Much like many other labels, the majority of our roster is for the most part confined to our crew, personal friends, associates and recommendations etc. With there being so many of us involved we constantly receive great material so we don’t have to search very hard, we’re surrounded by some incredible talents so great music’s always coming our way. We recently opened up the label’s demo policy as we were previously not accepting them, we do receive tracks and I stay on top of the submissions but a lot of the demos we receive just don’t feel right, whether it be the sound isn’t quite right for the label or the artist hasn’t presented themselves in a way which seems enticing. It feels more natural working with people we know and are aware of what they’ve been doing throughout their careers, or if their career’s non-existent we at least know the motives behind them wanting to release material with us. At a time where electronic music is probably the most popular in the world there’s an overkill of material coming out and it’s hard to gauge why certain people want to release music, is it really a passion or an image to some? The majority of the time though you can hear the answer to that in the music. As mentioned earlier though i think we’ve found comfort in releasing material of our own so that’ll be next year’s focus.

We would say Luke Black’s recently released Reflector EP lives on the outskirts of dub techno with lovely little twinges of house thrown in there for good measure. What’s your view on genres – do they actually have meaning in today’s music climate? Would you consider Tact to be affiliated with one or more particular genres?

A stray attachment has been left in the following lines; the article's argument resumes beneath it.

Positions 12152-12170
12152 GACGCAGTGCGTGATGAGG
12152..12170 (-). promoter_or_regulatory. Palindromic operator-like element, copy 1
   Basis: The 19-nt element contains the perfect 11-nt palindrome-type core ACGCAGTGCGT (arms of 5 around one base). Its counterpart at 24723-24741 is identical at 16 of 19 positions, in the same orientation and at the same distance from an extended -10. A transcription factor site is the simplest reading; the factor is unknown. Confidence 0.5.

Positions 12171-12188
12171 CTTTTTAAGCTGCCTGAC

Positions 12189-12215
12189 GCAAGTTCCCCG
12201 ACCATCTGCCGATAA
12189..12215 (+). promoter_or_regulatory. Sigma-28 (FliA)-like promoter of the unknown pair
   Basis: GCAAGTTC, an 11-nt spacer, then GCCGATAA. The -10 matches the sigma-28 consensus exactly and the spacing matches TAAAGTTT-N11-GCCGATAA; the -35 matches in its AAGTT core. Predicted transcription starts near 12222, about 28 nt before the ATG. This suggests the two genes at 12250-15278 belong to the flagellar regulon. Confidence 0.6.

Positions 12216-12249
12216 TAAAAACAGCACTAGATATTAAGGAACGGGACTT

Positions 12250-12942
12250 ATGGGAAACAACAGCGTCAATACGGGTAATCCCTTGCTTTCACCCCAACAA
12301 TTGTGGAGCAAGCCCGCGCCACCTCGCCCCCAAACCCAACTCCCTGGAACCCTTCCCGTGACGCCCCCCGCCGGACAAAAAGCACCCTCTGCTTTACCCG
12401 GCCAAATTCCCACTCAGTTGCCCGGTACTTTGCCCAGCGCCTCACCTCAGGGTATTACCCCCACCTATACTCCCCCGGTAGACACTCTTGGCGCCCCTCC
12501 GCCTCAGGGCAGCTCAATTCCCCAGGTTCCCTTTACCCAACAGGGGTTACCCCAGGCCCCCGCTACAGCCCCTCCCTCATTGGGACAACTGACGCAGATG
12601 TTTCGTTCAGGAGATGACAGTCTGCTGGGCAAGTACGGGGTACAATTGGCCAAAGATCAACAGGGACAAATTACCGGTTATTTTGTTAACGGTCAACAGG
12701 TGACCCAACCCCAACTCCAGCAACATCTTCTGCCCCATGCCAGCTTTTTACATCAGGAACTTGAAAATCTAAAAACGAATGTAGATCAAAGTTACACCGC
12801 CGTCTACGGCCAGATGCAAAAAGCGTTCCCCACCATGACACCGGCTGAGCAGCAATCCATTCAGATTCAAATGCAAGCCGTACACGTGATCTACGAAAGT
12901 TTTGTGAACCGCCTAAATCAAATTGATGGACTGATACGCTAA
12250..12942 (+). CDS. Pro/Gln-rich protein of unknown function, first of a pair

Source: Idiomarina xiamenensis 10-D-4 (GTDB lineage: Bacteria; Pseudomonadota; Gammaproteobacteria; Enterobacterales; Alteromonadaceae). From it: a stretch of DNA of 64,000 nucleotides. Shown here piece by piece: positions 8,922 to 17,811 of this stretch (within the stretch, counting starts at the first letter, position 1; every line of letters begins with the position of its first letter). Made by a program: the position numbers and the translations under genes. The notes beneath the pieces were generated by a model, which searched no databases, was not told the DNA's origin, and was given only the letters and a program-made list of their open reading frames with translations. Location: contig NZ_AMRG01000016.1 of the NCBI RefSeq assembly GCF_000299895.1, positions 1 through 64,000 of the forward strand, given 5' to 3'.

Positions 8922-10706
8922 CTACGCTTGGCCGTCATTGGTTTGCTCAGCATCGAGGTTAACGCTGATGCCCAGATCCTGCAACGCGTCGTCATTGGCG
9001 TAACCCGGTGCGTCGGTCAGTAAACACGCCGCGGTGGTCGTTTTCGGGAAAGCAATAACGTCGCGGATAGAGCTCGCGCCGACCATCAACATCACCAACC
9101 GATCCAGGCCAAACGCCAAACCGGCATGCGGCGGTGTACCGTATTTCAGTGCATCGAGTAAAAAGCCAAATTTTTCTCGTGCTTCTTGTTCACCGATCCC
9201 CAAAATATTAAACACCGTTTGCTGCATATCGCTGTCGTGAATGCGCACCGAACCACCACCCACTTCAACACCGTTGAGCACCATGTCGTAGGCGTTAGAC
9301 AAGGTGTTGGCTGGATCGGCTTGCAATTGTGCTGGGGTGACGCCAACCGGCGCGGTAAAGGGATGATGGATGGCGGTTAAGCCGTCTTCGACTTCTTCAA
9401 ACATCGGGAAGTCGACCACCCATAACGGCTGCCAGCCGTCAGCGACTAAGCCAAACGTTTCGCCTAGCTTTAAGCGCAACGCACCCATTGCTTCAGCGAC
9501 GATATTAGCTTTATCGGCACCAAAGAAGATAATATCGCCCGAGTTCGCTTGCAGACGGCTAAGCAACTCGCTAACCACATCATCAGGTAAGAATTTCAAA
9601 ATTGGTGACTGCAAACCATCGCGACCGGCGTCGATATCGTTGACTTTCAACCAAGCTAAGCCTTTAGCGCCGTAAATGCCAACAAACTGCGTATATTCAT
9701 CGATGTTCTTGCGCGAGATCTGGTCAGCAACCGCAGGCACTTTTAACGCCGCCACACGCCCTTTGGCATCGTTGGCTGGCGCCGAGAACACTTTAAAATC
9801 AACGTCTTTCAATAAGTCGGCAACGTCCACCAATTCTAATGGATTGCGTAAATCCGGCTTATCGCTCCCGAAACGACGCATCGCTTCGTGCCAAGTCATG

Genres obviously have their use to section off music for buyers, it’d be a hellish nightmare searching for music on digital stores if everything was bundled together, but to be honest with my own material and the records coming out via Tact I’d prefer to just call it Electronic Music or Electronica. The sound of the label hasn’t been pinned down at all, we’ve meandered through a variety of styles from the bass heavy sounds of RJ Fletcher’s ‘Saw Erect’ and my ‘Floating Glow Reshape’ of Duijn & Douglas, through to dropped-tempo deepness from Isherwood with ‘Black Keys Moogs and Phatty’s’ and more techno-centric cuts like Duijn & Douglas ‘Zucht Nog Eens’ or Mr.G’s ‘Tiltered Remix’ of Oli Furness. We’ll always switch things up, it was never our intention to be a trend label with “let’s release House/Techno/Bass” solely in mind. We just want it be a representation of what we love musically, across the board. I’d like to see some J Dilla style Instrumental Hip Hop and Ambient/Lo-Fi works coming out via the label at some point in the not too distant future.

What’s one piece of advice you’d give to someone looking to start their own label?
Spend a lot of time thinking about why it is you want to run a label, spend more time putting plans together and sourcing advice on the ins and outs of running a successful label. We live in such an age where there’s tons of useful advice at your fingertips so take advantage. The problem seen a lot these days is a lack of attention to detail and an overkill of frankly mediocre music. You can do nothing better when wanting to start a label than putting pen to paper with a release schedule based around material that’s going to be beneficial to your label and not just another release to get lost amongst the masses.